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Can Restorative Practices Improve School Climate and Curb Suspensions? An Evaluation of the Impact of Restorative Practices in a Mid-Sized Urban School District

NCJ Number
254733
Date Published
2018
Length
132 pages
Author(s)
C. H. Augustine; J. Engberg; E. Lee; E. L. Wang; K. Christianson; A. A. Joseph; G. E. Grimm
Agencies
NIJ-Sponsored
Publication Type
Research (Applied/Empirical), Report (Study/Research), Report (Grant Sponsored), Program/Project Evaluation, Program/Project Description
Grant Number(s)
2014-CK-BX-0020
Annotation
This study is among the initial randomized controlled trials of the impacts of restorative practices on classroom and school climate, as well as suspension rates; and it also collected data on the implementation of school restorative practices to provide guidance for school districts in establishing such practices.
Abstract
Restorative practices in schools include many program types and do not have one monolithic definition. Restorative practices are broadly viewed as a non-punitive approach to managing conflict. Restorative practices both prevent harm through relationship-building and respond to conflict in ways that restore damaged relationships. Anticipated outcomes for using restorative practices in school responses to harmful student behaviors are lower suspension rates, improved school climate, and improved student school attendance. The current study focused on the implementation and impact of restorative practices in Pittsburgh public schools (PPS), which serve approximately 25,000 students in kindergarten through 12th grade in 54 schools. The initiative is named Pursuing Equitable and Restorative Communities (PERC). Under a grant by the U.S. justice Department's National Institute of Justice (NIJ), PPS contracted with the International Institute for Restorative Practices (HRP) to implement its SaferSanerSchools restorative practices model. This model requires all staff in a school to learn how to enact 11 essential elements of this restorative practices model. This evaluation examined how the PERC model was implemented, the impacts of PERC, and the likelihood that PERC will be sustained in PPS. The evaluation used a randomized controlled trial to determine PERC outcomes, and qualitative data were collected on implementation. The final samples consisted of 44 schools, evenly split between treatment (PERC schools) and control groups. Main evaluation findings were that implementation strategies for PERC were successful; the overall school climates improved, as rated by teachers; and the average student suspension rate was reduced, notably by race and family income. 26 tables, 10 figures, and 50 references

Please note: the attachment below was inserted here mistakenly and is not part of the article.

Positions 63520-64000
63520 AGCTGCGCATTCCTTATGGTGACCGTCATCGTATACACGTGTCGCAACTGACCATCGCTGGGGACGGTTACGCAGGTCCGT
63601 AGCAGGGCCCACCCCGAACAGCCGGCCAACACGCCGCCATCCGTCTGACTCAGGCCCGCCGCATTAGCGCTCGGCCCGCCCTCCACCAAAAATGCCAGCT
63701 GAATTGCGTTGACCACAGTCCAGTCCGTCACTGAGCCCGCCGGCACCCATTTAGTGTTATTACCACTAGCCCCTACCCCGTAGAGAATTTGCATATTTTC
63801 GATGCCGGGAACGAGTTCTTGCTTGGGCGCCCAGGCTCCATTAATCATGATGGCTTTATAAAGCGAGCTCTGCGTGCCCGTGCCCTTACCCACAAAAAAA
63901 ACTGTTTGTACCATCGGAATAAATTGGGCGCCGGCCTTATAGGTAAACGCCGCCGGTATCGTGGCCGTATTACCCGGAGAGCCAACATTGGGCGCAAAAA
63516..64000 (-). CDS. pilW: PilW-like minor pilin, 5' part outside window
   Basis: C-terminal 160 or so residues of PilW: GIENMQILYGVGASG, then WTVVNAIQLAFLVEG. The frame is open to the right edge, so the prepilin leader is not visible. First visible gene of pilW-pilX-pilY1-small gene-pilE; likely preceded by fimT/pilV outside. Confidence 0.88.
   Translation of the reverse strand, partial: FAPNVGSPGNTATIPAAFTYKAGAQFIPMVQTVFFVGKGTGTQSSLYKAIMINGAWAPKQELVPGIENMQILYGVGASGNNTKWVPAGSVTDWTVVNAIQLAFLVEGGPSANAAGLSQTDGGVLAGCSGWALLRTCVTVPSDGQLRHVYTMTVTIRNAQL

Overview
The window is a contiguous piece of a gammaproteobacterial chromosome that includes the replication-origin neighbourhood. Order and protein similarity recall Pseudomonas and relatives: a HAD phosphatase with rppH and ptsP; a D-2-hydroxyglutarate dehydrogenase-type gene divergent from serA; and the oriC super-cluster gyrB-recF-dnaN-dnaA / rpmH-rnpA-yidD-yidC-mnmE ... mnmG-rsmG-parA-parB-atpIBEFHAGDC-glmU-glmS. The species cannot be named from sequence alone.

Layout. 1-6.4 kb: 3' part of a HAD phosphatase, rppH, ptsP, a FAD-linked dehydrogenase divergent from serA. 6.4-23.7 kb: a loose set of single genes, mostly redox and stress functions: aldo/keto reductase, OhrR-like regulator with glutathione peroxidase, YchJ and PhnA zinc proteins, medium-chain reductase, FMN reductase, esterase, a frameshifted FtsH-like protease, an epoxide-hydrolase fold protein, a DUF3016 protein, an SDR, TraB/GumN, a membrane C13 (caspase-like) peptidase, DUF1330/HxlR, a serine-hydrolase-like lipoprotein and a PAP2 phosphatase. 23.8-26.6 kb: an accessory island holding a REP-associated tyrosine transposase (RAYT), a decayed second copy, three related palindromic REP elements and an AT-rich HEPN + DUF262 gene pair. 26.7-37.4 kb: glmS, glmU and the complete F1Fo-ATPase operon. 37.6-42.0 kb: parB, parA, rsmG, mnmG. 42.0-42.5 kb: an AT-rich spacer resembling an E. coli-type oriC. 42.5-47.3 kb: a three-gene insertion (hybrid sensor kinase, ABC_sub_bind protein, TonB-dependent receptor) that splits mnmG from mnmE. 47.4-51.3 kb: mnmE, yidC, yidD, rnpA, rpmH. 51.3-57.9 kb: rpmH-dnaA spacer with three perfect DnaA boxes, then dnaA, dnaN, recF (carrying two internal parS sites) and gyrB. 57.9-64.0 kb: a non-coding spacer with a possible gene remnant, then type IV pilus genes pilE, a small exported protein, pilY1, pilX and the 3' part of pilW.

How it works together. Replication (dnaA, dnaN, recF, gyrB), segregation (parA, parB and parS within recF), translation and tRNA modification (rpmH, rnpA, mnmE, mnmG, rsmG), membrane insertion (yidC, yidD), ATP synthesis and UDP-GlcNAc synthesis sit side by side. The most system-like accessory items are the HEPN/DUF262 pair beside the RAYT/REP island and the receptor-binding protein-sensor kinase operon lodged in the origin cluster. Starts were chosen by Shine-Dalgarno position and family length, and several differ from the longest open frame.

Date Created: July 20, 2021